• It’s true that many SF members, Snipers and other soldiers with strong shooting backgrounds rarely attend this kind of competition. If they did I’d still put Tat head-to-head against them in an instant. Her win against all these extremely talented shooters should not be diminished.

  14. Having shared the range with Sgt Danylyshyn on numerous occasions, I can state that it’s a pleasure to see her success.

    I’ve been to Bisley 6 times with the CAFCST over the years (first in 1996, last time in 2013) and have seen their matches transition based on the British Army’s operational experience in various sandy locations.

    With night shoots, snapshooting, rapid-fire, moving target, advance to contact (bayonets fixed!) various team matches, a variety of target types and both Electric target ranges and Manual targets, the shoots are demanding, and her success is amazing.

    The weapons used are rack grade C-7A2’s, with our issued C-79A2 Elcan Optical sight. The shooters might get to pick through the rifles in a unit weapons vault, but they have to pass standard inspections, trigger tests, etc. No free-float barrel, no match grade ammo (C-77 Ball ammo, 62 Grain, M-855 equivalent)

    Best I rolled in was around 23rd in these matches in 2008, the year after I was the runner up for our own Canadian Queen’s Medal for Champion Shot.

    I hope to see Tatyana at our national matches in September, and will wish her my best in person. She’s an amazing shooter.

    Brad from Halifax
    AKA NavyShooter

  15. Yes, I have seen her shoot at many a CAFSAC at Connaught Ranges. Truly amazing shooter and glad to have met her. All the very best in her future endeavors.

  16. Not being awarded the Queen’s Medal because she is a “colonial” is a disgrace to the Brits.
    But it is not only the Brits who pull this kind of a stunt. It is done in the USA at their Law Enforcement shooting competitions as well. There only an American can be cited as being “the best”. Foreigners there can only win “bests Visitor” even if the score(s) are well above the so called winner.

    • Members of the Canadian military can earn their Queen’s Medal at the Canadian Armed Forces Small Arms Concentration where the visiting British and other foreign shooters are not eligible.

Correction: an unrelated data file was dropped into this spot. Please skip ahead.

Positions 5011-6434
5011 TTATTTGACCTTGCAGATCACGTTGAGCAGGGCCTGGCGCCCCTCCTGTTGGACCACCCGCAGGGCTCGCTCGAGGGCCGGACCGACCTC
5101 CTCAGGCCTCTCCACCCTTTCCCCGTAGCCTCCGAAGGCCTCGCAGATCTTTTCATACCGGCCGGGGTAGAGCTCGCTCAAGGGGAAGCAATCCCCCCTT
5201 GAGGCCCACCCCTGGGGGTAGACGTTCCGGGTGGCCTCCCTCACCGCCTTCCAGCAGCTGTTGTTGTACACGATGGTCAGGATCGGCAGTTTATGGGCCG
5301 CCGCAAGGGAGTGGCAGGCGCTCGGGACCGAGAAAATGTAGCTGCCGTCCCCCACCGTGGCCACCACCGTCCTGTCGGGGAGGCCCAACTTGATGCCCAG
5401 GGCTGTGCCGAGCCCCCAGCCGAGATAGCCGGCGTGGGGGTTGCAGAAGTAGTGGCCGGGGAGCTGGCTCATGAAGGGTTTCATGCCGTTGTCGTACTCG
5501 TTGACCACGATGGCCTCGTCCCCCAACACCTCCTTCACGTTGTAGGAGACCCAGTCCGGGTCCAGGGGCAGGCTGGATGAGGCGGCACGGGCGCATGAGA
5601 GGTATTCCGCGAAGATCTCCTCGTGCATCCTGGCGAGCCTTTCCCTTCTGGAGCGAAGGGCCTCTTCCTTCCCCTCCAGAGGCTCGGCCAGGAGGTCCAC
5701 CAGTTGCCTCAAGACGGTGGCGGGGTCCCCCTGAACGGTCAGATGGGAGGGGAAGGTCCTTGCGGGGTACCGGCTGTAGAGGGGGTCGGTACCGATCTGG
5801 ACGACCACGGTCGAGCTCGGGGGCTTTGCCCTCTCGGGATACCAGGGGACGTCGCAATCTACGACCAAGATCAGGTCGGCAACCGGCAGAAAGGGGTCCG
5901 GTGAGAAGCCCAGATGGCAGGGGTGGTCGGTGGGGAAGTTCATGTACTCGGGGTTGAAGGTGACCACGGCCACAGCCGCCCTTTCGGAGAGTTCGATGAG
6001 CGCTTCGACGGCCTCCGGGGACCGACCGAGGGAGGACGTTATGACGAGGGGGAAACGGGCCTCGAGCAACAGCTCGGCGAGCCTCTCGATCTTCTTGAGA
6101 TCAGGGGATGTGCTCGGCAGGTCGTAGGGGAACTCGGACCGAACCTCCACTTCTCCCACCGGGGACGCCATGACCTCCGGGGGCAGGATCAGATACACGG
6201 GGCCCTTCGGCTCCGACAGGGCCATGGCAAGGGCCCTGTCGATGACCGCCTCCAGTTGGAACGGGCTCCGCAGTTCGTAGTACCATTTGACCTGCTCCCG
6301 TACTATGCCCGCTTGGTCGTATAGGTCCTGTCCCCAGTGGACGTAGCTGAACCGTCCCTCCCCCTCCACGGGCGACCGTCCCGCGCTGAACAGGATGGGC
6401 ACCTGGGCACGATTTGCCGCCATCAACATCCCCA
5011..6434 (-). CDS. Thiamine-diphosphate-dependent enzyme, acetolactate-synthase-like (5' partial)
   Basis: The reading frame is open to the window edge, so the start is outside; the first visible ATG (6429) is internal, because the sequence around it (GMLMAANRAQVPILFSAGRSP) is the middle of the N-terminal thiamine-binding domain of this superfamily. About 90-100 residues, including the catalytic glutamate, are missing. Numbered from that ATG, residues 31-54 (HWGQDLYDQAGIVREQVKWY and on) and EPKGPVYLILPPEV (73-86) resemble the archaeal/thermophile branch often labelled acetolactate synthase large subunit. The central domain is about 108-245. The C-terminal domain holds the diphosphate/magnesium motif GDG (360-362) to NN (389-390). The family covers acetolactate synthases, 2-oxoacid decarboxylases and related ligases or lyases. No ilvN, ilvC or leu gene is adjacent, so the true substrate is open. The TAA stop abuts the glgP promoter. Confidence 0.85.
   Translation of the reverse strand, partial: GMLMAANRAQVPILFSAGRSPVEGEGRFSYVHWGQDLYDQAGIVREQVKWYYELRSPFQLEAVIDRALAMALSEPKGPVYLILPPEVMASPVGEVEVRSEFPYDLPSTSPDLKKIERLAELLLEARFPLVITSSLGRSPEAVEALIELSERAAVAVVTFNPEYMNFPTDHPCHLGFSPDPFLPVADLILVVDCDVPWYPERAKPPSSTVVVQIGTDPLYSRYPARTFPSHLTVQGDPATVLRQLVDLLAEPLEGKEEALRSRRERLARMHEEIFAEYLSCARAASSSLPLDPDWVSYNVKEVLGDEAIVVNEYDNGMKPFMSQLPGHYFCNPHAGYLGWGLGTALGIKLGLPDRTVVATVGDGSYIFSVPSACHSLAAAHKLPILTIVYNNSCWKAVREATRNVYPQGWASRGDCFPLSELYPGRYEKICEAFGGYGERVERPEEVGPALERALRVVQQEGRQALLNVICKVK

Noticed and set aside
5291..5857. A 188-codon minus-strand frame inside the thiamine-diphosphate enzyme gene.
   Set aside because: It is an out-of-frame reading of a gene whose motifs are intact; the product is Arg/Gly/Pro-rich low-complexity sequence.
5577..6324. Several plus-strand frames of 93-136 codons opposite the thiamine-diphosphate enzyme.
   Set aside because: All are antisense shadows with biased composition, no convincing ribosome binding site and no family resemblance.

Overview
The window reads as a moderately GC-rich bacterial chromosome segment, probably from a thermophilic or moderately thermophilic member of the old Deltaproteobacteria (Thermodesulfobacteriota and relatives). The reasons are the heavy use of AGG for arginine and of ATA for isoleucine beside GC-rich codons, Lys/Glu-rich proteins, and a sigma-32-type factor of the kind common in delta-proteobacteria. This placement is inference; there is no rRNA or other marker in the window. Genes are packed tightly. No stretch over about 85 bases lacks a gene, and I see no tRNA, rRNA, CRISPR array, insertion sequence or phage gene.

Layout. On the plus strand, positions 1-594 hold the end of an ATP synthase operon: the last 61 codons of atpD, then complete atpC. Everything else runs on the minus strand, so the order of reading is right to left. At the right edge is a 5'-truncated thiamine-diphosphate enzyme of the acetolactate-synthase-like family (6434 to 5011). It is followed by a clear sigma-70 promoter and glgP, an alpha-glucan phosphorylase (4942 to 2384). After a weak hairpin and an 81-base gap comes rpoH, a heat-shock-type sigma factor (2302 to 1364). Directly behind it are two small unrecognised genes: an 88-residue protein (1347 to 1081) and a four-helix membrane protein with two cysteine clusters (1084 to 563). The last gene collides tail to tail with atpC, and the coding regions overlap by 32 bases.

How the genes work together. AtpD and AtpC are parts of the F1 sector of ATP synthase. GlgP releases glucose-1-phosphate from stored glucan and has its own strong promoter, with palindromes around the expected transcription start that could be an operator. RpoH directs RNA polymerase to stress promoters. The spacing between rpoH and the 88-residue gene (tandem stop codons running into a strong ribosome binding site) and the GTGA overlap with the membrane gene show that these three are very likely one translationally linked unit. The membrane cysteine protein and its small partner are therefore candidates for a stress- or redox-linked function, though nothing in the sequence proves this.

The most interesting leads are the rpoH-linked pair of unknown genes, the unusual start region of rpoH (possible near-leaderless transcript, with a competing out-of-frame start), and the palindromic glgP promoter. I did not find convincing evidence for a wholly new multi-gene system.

• From what you say I take it that there is no such thing as an open Military event where the high score is actually the “winner.”

        • The British run their annual marksmanship competition for their military. They open up the competition to other nations to send teams to compete as a way to foster relationships and cross training. Most awards foreign competitors win are for honours only as it is still a British military competition. Australia, Canada, and the U.S. operate the same way. That being said, there probably should be larger military competition, say for all of NATO. Bisley is still one of the premier military shooting competitions in the world.

  17. Howdy… Well done fine lady! A stay in it ta win it attitude and hard earned talent payz off big time… cheerz… Coug

  18. It is not my intent to diminish her most recent victorys as she did an awesome job in AFSAM and Bisley but the facts in this story are somewhat skewed. We as reservists do not shoot against all other competitors in most shoots, in all our field which she did top was roughly 330 others including Brits and her Canadian teammates. Also in reference to placing 2nd at CAFSAC the lists are available online showing her a few spots lower but only a handful of points separated Jon, Mike, Capen, Phil, Tat, Dave, Ed. So I would like to tell people she is an awesome competitior and it’s understandable that her dad is proud as he should be but there’s no reason to put untrue facts to type as the only serve to undermine her actual accomplishments. In closing congrats again TAT.

  19. Sgt (then MCpl) Danylyshyn was my section 2IC on my basic course. Much respect to this woman. Not just an amazing shot, but a fantastic and supportive instructor. Sorry to see her leaving the CF, but med school is definitely a “level up” scenario!

    • that “dick” is the Sgt who is the subject of the article (note the hint of a red ponytail poking out of cadpat), and that technique is a wholly-acceptable “gunfighter” move. Clearly it works, as she can easily and routinely outshoot me, you, and everyone you have ever met.

  20. Congrats to your daughter!
    Small point but as you have probably been informed by now, the Queen’s Medal in this case could only have been awarded to a Brit — just like the Cdn equivalent medal could only be awarded to a Cdn. Nothing to do with being “colonial.” Your daughter would also know this.